As a camper (and now counselor) of the Aloha Foundation camps, Success Counseling has always been a part of my camp experience. However, outside of camp, I feel as if this method for handling discipline problems is not talked about enough outside of camp. So what better place to talk about it than the internet?

That lovely man smiling in that picture is none other than Barnes Boffey, director of Camp Lanakila from 1992 to 2016. Along with spending 50 summers (yes, you read that correctly) at the camp, Barnes holds a doctorate in Education from the University of Massachusetts and was the Director of Elementary and Secondary Teacher Preparation at Dartmouth College for 10 years. He is also the designer of the Success Counseling model, which has been used at the Aloha Foundation since 1992, and since its creation, has spread out to other summer camps as well.

What is Success Counseling and what is it based on?

Success Counseling is based on the William Glasser Choice theory, which states that every human being has five basic needs:

1. love and belonging

2. power and worth

3. fun

4. freedom

5. survival

Glasser states that every choice made by a human being is made with getting those needs met, through one way or another. With this theory, Boffey created a model towards disciplining children which allows them to analyze their behavior instead of reprimanding them for it without understanding what they've done. For this, you need to ask the person 5 questions:

1. What do you want?

2. What are you doing now to get what you want?

3. Is it helping?

4. Why or why not?

5. What are your other options?

After the 5th step, you would make a plan with the person to check-in on how they've improved (or haven't) with the situation.

As a person who was a camper and now as a counselor has learned the ways of success counseling, I can definitely recall moments when Success Counseling helped me analyze my actions and my consequences of things I thought had been silly, or when it helped me when I was depressed because I felt like I was being excluded and laughed at. One of the key components of this method is the direct questioning of what that person needs and their analyzation of the effectiveness of what they've been doing to get what they want; I believe that it is important for this model to be used with children when disciplining them, since they are used to getting immediately punished for something they are told is wrong at school, and with this method, they are given a sense of independence when asked to analyze their actions and consequences and giving them a part in finding a better way to get what they need.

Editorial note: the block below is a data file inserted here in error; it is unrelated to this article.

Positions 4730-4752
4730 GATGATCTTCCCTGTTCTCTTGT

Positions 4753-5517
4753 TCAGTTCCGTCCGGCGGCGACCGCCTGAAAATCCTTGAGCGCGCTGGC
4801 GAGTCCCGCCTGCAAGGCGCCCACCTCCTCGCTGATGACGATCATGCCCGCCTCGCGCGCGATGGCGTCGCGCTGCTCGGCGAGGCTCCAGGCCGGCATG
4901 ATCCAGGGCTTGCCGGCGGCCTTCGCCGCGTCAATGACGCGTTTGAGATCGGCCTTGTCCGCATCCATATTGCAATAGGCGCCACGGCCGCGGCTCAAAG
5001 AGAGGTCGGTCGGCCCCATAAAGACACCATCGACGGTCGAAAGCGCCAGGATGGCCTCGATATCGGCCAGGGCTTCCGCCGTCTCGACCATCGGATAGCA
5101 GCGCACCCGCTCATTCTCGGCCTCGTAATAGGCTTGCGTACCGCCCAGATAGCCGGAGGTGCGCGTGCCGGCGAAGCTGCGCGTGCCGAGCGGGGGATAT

When the counselors were practicing using this model of discipline during our training week, I'll be honest, I was terrified. We were just two counselors practicing a fake situation, how would it be when we would actually have to use the model on the campers? Would I be able to help them analyze their situation correctly? It eventually happened by the end of camp, as one of the girls in my unit told me how she was feeling frustrated and stressed out because she thought that her counselor was always shouting at her to clean her area, but she felt that her tentmates' areas were significantly messier than hers but were not yelled at as much as she was. After realizing that what she wanted was some personal space and free time (which she felt that with her constant cleaning of the tent made her give up most of her free time) she and I agreed to go to our Unit Head and see if she could moderate a conversation between the camper and her counselor. Since it was by the end of camp, I never was able to check in with her, but I felt like I actually made a difference in helping the camper with her situation.

Obviously, Success Counseling will not be immediately used in all schools and/or summer camps, and if it is adopted by them, this will most likely be interpreted to fit the school and/or camps' rules and traditions. However, I hope that it will be more recognized, as I believe that the time of punishing without analyzing consequences has come and gone, leaving those who've done wrong to not fully understand their mistakes. As Bram Stoker wrote in his famous novel Dracula, "We learn from failures, not from success!"